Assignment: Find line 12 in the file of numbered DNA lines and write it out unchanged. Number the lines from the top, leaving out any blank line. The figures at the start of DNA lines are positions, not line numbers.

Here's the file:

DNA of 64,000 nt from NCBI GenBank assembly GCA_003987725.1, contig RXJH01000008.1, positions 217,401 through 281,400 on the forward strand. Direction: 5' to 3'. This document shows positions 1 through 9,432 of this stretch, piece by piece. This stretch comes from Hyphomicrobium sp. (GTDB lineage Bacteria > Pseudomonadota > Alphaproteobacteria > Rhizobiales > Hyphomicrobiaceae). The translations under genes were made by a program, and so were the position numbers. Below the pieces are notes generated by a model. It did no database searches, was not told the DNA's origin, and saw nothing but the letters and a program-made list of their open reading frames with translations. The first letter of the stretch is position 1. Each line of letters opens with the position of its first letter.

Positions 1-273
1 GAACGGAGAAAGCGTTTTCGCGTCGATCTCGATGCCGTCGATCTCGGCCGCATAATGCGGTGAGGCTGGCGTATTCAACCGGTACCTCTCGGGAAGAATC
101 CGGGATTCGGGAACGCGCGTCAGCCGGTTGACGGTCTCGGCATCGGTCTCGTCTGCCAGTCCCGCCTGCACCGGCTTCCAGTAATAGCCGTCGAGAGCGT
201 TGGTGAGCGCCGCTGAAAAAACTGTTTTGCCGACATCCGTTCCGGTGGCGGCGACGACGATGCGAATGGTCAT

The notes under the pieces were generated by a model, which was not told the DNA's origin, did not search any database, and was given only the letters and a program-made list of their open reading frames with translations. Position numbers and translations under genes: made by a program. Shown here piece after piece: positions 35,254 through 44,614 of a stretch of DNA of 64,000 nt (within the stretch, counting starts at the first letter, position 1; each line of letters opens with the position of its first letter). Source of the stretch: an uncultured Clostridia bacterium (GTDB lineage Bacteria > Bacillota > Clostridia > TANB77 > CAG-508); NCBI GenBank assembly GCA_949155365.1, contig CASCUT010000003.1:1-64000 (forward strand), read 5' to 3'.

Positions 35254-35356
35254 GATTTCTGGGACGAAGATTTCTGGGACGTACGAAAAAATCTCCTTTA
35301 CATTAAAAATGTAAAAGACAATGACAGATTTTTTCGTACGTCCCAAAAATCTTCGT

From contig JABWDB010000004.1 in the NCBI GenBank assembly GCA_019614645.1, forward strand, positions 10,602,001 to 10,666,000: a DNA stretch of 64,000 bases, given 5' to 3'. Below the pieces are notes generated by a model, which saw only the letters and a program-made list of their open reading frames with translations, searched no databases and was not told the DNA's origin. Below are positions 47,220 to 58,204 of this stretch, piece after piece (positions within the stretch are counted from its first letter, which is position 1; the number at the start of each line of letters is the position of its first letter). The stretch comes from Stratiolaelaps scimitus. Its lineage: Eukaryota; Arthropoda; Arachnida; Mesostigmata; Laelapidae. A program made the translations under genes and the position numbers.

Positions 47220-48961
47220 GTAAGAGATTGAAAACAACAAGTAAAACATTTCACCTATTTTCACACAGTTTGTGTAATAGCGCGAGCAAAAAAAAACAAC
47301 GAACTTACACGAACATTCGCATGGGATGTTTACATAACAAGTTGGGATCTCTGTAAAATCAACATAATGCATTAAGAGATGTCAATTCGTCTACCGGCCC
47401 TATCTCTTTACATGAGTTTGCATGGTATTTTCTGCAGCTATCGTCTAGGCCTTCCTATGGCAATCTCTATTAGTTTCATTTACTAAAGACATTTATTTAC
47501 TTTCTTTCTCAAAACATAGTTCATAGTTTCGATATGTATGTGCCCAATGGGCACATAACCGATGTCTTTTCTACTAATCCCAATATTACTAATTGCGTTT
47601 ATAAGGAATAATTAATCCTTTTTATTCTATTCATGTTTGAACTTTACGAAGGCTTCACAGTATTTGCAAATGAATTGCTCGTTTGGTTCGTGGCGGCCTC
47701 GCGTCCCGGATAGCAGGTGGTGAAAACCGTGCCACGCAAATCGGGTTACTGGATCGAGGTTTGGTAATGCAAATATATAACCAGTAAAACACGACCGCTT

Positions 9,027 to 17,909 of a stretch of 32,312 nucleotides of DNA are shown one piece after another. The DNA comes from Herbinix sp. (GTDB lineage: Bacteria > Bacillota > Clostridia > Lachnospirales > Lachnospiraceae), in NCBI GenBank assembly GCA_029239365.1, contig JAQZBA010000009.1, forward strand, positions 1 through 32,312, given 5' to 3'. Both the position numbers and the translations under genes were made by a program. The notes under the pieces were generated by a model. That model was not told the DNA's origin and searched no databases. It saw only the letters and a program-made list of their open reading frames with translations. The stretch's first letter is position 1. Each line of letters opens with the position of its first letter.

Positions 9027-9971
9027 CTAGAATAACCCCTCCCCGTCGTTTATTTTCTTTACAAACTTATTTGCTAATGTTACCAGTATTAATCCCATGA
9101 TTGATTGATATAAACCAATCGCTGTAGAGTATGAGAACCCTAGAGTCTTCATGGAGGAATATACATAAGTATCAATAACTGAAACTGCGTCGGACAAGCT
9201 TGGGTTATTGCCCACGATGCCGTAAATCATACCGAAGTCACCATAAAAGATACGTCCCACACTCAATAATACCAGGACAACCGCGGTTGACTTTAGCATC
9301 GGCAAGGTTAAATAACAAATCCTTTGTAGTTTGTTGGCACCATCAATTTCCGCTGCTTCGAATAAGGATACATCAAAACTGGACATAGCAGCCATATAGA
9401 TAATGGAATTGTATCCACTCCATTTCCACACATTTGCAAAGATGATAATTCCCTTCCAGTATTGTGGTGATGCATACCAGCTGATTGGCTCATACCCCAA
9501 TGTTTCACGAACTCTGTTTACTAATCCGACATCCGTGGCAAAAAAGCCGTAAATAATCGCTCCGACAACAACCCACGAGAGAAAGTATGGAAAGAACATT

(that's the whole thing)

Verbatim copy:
47220 GTAAGAGATTGAAAACAACAAGTAAAACATTTCACCTATTTTCACACAGTTTGTGTAATAGCGCGAGCAAAAAAAAACAAC